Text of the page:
L'Atelier Vert - Everything French Gardening
French home and garden products Weekly musings from an American gardener in Paris Take a garden walk and meet French gardeners This week's seasonal gardening tips Old World gardening techniques In the French kitchen garden This week's French Garden recipes Discover French heirlooms and new continental introductions Studio Green Visit my Bookshelf

This week's French Garden recipe

Join Mailing List

People who know me would tell you that it's hard to tell which I like more: gardening or cooking. I'd say it depends on which I'm doing at the moment. Anyway, French cooking and French gardening go hand in hand. For me, cooking is an on-going adventure. Join me here on my culinary explorations, where I share with you both my old favorites as well as new inspirations. It's my fondest wish that these recipes serve as a springboard for your own new creations.


02/13/2008
Quail with bitter orange sauce and thyme flowers (Cailles, sauce bigarade aux fleurs de farigoule)

Ingredients:

For 4 servings:

4 fresh quail
2 tsp. flaked sea salt
1 tsp. peppercorns
2 tsp. dried thyme flowers or fresh thyme leaves
2 c. strong homemade chicken or veal broth
Stock vegetables: 1 onion, 1 carrot, 1 stalk celery with leaves, all sliced, 5 sprigs parsley, 3 thyme branches, 1 bay leaf
3 bitter oranges or 3 normal oranges plus one lemon
2/3 c. sugar
1/2 c. water
2 T. duck fat or butter
3 T bitter orange liqueur, Grand Marnier, or Cointreau
1 c. dry white wine

The day before, grind together the thyme, salt, and pepper and season the quail inside and out.  Wrap in baker's parchment and refrigerate.

The next day, peel the oranges using a potato peeler and leaving the white pith behind.  Slice the peel into julienne (very thin strips).  Bring a small pan of water to a boil.  Drop in the peels and drain after 10 seconds.  Refresh under cold running water.  Repeat 4 more times.

Juice the peeled oranges, plus the lemon if using, and reserve the juice.

In a small saucepan, boil together the sugar and water for 3 minutes.  Add the peels and boil for 10 seconds, remove from heat and steep 20 minutes.  Repeat two more times.  Remove the peels to a piece of baking parchment; reserve the syrup.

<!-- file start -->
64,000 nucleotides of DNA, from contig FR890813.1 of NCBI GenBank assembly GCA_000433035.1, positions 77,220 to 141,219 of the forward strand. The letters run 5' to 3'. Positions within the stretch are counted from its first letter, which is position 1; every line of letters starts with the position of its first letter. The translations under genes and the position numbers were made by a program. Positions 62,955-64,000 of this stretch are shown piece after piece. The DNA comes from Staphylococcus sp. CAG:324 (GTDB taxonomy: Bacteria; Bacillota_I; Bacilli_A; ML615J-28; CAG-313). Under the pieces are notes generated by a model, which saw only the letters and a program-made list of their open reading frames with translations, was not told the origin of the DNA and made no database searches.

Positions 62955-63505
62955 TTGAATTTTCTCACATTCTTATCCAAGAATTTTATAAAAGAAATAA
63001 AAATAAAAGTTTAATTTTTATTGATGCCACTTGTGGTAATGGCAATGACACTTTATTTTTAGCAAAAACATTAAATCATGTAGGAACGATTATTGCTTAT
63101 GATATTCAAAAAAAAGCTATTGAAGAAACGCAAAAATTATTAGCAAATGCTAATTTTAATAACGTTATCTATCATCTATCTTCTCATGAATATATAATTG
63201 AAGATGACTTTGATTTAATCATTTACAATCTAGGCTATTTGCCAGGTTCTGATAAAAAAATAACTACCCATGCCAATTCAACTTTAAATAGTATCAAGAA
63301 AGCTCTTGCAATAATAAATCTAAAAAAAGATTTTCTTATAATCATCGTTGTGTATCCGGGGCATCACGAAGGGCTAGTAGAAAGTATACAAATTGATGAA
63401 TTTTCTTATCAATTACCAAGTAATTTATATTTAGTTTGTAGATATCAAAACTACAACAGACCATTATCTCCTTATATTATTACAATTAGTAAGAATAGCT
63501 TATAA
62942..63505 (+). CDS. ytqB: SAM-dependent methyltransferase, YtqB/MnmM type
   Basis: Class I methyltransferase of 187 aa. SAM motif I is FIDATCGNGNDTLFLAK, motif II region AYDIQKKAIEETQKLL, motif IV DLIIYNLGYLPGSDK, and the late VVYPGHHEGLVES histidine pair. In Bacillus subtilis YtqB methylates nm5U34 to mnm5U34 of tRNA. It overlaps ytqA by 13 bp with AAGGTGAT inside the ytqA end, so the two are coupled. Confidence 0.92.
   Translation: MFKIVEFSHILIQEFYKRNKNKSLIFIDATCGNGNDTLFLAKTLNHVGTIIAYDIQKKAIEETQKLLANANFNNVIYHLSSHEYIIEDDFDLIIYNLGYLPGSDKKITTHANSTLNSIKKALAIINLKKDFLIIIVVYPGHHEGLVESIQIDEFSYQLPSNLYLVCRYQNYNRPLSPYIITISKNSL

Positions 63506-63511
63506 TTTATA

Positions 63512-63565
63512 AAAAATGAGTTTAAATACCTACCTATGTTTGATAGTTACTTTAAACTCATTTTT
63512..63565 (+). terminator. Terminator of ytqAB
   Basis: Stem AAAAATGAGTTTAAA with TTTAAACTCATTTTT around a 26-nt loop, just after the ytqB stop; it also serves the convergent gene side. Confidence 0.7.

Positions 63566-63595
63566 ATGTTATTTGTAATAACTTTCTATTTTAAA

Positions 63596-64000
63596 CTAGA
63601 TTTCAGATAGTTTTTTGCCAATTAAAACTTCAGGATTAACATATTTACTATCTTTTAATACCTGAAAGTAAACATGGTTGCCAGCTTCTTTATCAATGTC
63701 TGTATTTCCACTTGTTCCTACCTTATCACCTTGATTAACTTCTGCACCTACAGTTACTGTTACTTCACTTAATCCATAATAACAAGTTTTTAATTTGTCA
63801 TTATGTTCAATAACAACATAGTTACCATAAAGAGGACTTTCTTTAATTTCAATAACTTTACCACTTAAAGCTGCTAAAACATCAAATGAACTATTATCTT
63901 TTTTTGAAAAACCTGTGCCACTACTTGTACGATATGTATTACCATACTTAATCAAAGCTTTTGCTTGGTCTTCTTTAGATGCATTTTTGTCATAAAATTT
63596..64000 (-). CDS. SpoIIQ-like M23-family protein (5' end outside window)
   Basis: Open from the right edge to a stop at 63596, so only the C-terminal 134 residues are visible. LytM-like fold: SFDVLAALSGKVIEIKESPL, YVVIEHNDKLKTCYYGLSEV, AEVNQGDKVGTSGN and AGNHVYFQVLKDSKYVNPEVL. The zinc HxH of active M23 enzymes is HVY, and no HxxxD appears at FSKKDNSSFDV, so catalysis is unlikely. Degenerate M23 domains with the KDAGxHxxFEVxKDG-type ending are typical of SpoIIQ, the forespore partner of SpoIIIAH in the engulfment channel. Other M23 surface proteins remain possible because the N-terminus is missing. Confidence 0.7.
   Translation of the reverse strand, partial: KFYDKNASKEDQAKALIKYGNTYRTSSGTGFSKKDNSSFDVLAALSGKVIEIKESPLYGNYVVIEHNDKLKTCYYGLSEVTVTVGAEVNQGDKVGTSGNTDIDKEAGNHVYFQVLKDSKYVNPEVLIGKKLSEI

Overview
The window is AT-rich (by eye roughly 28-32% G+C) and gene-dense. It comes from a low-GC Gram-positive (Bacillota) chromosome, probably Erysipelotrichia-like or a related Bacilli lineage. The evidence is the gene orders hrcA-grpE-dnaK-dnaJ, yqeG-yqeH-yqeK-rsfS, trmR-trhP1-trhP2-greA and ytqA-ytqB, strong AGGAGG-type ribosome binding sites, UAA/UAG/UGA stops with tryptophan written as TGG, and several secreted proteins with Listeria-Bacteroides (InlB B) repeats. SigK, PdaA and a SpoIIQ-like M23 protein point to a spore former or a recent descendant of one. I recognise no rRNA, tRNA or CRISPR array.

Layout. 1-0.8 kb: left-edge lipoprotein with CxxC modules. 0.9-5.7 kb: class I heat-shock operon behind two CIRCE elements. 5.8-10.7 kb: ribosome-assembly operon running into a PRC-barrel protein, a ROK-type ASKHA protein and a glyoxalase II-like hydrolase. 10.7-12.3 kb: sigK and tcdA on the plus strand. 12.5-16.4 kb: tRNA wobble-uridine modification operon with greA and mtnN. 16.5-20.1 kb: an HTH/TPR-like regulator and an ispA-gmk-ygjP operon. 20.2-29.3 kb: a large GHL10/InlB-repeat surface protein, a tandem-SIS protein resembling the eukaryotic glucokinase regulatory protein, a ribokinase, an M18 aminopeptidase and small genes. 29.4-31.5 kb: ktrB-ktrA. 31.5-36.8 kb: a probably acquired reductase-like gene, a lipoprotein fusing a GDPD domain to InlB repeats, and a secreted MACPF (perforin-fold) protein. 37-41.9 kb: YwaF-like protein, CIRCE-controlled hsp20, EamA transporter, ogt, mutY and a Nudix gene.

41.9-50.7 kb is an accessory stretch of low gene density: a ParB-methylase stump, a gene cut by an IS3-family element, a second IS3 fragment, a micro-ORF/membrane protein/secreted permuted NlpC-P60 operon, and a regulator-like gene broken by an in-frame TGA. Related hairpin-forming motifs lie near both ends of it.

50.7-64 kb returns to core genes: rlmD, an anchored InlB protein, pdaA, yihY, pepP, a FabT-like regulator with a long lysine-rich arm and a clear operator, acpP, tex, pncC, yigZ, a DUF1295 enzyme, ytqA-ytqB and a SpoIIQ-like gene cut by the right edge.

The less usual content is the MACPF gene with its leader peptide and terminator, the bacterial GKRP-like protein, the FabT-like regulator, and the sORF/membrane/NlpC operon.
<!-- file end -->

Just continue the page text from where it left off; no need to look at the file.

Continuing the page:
Combine the stock vegetables and herbs with chicken stock in a medium saucepan and bring to a boil.  Meanwhile, cut the backbones and attached necks out of the quails with kitchen shears, and add the backs to the stock mixture.  Simmer for 30 minutes, strain and reserve the stock.

Place the quail skin side up on the work surface, folding the wingtips onto the upper side, and press down on the quail with your palm to flatten them.

Heat the butter or duck fat in a heavy skillet just large enough to hold the quail.  Saute the quail skin side down until deep golden brown, turn and saute five more minutes.  Remove to a plate and pour the fat out of the skillet. 

Return the quail to the skillet (off the heat) and pour over the orange liqueur.  Ignite and turn the quail in the flames, shaking the pan, until the flames are extinguished.  Remove the quail to the plate once more.

Deglaze the pan with wine and reduce to a few tablespoons.  Add the stock and reduce to about 1 1/2 cups.  Add 2 T. of the reserved syrup to the sauce, as well as the orange or orange-lemon juice to taste (about 1/4 c.)  Correct the seasoning with seasalt, white pepper, and pinches of thyme flowers.

Return the quail to the skillet and simmer them, turning frequently, in the sauce over low heat for 20 to 30 minutes, until glazed.  If the sauce becomes too thick, thin with a little stock or water. 

Serve on hot plates, with the sauce spooned over and the candied rinds sprinkled in garnish.

Note:  Bitter oranges are available in specialty markets in winter.  They have thick, dimpled, highly flavorful skin, sour juice, and lots of seeds.  "Crapaudine" refers to this flattened way of preparing the bird, which makes it resemble a toad, or crapaud.  (NB This is also an excellent way to prepare birds for grilling. ) The delicate flavor of thyme flowers--especially provençal thyme or farigoule--marries wonderfully with the orange.  Use fresh thyme leaves as a substitute, but this spring, remember to cut bouquets of your thyme in flower for drying!

Share

Products of Interest:
Thyme--Provence strain

Try some of our past French garden recipes:

Appetizers and small dishes

Basics

Beef, pork, lamb, and veal

Breads

Desserts

Fish, shellfish, and crustaceans

Game

Pasta

Poultry

Preserves, pickles, and other cupboard delicacies

Quick bites

Rabbit

Salads

Salads and small plates

Sauces

Soups

Vegetables

from our online store
   
© 2014 L'Atelier Vert - - Everything French Gardening® | Trademark statement | Terms and Conditions | Privacy Policy
This site is operated by L'E-Commerce LLC DBA L'Atelier Vert. | Website by Pallasart Austin Texas Web Design